LCS Impressions

Some thoughts on the League Championship Series as Rock-tober Fest heads for a possible extension into November:

— The Red Sox have the most relentless lineup in baseball. I was amazed in Games 1 and 2 at how many times Indians aces C.C. Sabathia and Fausto Carmona got ahead early in the count, only to find themselves in hitters’ counts later on. Red Sox hitters absolutely refuse to swing at anything outside the strike zone, and they’re terrific at fouling off the tough pitches they can’t handle. Getting through that lineup three or four times a game has to be one of the biggest headaches in baseball.

— That said, the Indians can win this series, because their bullpen is probably just a tad deeper than Boston’s. If any of the duels boils down to the relievers, the game could be determined late as it was in Game 2, and I’d feel much better having to call on Cleveland’s Tom Mastny and Jensen Lewis than I would Boston’s Eric Gagne and Javier Lopez. That may seem like a small thing, but these teams are awfully even, and many of the games could come down a key out or two achieved by a pitcher at the bottom of the bullpen rung.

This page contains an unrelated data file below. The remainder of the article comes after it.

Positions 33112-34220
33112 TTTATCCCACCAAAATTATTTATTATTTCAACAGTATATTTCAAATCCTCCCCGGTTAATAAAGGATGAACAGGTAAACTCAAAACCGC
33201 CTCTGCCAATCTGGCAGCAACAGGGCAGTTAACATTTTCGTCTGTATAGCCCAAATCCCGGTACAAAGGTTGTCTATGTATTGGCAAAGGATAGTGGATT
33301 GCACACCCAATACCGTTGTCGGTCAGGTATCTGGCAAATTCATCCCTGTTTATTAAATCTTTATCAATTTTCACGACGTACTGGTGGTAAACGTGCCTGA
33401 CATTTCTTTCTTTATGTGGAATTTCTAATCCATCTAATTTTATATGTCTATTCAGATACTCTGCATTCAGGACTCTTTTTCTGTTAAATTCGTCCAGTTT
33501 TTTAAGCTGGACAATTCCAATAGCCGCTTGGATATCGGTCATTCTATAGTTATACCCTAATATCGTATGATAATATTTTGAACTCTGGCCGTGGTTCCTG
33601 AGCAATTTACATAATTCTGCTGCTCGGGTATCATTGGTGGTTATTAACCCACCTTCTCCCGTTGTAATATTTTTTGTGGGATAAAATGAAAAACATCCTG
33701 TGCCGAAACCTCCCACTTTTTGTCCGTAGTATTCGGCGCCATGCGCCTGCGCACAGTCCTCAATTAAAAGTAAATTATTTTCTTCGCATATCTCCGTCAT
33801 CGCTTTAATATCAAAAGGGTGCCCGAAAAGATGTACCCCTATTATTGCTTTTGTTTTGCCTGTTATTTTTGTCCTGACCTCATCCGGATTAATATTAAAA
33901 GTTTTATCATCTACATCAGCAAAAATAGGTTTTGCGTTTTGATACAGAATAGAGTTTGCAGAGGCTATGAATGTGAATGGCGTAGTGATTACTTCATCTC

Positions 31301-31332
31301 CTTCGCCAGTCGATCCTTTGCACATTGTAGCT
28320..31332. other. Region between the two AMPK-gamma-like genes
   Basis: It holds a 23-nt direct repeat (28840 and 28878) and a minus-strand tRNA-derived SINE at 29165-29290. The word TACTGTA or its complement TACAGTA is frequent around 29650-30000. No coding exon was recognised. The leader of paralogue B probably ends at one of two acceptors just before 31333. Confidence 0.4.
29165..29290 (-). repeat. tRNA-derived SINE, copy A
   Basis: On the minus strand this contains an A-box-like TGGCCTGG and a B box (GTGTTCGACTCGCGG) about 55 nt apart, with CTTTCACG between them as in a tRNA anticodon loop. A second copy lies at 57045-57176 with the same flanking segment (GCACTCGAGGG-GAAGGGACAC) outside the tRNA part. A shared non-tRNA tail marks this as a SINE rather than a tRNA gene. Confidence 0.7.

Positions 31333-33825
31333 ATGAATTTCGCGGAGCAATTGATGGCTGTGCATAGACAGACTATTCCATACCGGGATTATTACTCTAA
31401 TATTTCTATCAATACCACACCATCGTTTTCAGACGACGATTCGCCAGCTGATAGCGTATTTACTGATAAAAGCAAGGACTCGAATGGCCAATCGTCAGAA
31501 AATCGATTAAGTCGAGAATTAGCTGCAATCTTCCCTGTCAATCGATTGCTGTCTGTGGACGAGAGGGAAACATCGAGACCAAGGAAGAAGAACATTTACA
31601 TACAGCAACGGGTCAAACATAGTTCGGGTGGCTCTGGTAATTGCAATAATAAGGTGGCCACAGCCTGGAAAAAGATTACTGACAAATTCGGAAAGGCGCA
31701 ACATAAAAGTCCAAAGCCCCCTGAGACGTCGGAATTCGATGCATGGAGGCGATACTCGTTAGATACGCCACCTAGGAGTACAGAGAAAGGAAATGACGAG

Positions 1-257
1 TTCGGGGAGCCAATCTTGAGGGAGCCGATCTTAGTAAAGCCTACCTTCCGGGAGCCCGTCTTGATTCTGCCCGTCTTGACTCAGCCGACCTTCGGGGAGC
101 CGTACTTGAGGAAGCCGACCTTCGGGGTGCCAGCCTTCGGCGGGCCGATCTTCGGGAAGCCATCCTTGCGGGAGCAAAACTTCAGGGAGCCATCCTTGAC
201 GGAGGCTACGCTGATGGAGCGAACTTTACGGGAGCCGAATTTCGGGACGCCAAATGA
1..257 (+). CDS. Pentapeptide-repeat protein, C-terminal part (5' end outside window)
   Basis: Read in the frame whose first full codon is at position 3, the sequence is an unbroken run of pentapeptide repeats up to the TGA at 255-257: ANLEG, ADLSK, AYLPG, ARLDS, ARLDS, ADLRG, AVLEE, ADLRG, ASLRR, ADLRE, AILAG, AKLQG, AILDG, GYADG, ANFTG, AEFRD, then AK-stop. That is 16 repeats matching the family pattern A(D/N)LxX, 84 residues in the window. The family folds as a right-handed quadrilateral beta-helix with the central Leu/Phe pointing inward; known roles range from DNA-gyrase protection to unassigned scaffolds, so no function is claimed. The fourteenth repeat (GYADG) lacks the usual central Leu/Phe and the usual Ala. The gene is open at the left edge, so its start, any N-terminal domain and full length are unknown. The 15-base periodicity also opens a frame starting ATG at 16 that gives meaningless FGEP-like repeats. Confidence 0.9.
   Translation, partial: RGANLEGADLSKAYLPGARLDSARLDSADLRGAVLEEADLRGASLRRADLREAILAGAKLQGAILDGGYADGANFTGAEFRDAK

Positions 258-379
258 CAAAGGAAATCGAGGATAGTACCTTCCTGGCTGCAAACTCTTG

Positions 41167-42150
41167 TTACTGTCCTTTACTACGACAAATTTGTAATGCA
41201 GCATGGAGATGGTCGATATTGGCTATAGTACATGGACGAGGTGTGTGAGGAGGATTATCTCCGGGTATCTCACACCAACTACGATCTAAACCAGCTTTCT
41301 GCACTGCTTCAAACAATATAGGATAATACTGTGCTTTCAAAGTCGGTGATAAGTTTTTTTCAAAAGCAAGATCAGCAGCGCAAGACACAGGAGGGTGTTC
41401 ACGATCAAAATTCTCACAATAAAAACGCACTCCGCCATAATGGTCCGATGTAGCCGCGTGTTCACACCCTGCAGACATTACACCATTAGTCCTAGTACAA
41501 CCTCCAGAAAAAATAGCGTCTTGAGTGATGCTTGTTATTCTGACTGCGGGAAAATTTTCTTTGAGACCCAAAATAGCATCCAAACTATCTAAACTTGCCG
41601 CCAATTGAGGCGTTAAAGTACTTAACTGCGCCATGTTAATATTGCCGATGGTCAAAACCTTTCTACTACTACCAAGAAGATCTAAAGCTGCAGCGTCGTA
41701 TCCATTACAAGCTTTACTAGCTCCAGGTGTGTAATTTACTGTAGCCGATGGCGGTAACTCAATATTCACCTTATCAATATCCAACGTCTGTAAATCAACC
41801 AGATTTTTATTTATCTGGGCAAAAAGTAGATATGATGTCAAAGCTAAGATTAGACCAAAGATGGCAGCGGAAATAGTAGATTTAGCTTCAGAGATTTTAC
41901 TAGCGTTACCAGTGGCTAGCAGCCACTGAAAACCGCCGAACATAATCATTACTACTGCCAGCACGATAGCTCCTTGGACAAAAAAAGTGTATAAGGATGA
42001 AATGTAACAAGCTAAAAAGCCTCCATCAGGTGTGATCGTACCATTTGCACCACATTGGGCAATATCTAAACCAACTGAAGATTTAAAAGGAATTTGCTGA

— Another reason the Indians can win this series: The Red Sox now are scheduled to start Daisuke Matsuzaka in two of the final five games of the series, and that doesn’t inspire much confidence considering 1) the way the Indians swung it against Josh Beckett and Curt Schilling and 2) the way Daisuke pitched in the late stages of the season.

— With all due respect to Eric Byrnes, he doesn’t know what he’s talking about. The Rockies are absolutely outplaying the Diamondbacks. Colorado is getting all the key hits, and just as important, making all the clutch defensive plays. One example: The absolute ridiculous turn of a double play executed by Rockies shortstop Troy Tulowitzki in the second inning of Game 3. Prevented a possible early rally by Arizona.

Nice weather for baseball in Colorado, by the way. And we’re going to see only more examples of it as we move toward and into the World Series. Baseball needs to take a serious look at its schedule format. Even football moves its showcase sight to a warm-weather location.

— Six words that will take six decades to get used to hearing: The National League champion Colorado Rockies.